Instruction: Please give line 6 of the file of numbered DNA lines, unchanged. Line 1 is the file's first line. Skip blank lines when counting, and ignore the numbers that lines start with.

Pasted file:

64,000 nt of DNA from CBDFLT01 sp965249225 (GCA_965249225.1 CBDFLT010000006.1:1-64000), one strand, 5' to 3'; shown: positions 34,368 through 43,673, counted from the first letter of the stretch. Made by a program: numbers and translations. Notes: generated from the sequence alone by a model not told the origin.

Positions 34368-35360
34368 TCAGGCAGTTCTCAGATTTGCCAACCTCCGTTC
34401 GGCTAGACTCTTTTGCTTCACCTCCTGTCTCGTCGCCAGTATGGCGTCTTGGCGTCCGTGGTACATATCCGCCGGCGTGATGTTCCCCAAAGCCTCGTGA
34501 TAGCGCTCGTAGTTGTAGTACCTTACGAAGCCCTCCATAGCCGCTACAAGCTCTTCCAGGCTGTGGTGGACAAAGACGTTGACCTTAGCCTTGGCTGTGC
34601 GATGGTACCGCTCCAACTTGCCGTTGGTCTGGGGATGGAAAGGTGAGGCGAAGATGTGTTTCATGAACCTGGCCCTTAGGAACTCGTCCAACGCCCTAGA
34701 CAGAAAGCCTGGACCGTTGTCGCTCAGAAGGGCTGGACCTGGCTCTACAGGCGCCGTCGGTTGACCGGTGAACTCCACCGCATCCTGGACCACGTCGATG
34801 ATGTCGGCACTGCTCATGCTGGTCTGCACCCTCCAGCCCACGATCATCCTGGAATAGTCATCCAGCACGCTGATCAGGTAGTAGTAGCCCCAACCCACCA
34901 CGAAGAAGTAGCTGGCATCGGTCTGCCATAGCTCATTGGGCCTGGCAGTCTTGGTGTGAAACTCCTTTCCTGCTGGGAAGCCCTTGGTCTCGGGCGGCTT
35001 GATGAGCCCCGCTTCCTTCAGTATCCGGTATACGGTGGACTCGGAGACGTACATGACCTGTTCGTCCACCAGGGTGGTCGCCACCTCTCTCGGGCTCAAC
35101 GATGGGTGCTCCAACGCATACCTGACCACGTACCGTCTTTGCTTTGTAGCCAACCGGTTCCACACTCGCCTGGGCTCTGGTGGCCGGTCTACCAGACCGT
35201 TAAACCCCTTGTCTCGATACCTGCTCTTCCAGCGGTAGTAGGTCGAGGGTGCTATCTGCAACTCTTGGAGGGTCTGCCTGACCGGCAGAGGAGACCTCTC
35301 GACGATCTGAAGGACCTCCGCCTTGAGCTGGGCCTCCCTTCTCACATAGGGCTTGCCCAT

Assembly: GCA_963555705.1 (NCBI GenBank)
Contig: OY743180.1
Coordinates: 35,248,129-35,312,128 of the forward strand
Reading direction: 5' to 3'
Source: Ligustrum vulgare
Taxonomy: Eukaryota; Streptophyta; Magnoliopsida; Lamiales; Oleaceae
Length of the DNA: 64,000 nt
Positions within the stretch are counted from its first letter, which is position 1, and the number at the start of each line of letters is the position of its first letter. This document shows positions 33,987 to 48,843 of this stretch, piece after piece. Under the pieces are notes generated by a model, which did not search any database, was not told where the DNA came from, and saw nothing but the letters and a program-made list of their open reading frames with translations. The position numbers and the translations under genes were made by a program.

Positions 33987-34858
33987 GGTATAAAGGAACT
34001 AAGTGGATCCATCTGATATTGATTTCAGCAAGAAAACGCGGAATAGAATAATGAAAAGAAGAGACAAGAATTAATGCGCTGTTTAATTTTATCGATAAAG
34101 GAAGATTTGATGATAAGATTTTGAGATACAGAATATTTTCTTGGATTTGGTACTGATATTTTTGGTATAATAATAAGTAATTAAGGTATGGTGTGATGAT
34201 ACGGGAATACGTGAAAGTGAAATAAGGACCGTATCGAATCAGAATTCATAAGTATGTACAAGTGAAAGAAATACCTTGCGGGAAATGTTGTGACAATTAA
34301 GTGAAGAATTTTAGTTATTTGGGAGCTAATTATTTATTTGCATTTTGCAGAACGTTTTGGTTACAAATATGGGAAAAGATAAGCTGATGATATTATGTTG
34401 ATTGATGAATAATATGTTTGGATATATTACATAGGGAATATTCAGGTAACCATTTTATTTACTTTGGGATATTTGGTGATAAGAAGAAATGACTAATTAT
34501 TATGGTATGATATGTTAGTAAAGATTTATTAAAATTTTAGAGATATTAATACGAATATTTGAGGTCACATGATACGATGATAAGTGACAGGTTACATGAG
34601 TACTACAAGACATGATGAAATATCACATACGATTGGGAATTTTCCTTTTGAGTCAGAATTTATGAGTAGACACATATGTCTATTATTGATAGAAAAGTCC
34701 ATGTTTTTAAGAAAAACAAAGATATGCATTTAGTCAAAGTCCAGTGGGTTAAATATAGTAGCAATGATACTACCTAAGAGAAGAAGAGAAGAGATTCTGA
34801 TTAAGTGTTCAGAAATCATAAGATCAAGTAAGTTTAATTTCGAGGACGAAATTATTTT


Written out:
34601 GATGGTACCGCTCCAACTTGCCGTTGGTCTGGGGATGGAAAGGTGAGGCGAAGATGTGTTTCATGAACCTGGCCCTTAGGAACTCGTCCAACGCCCTAGA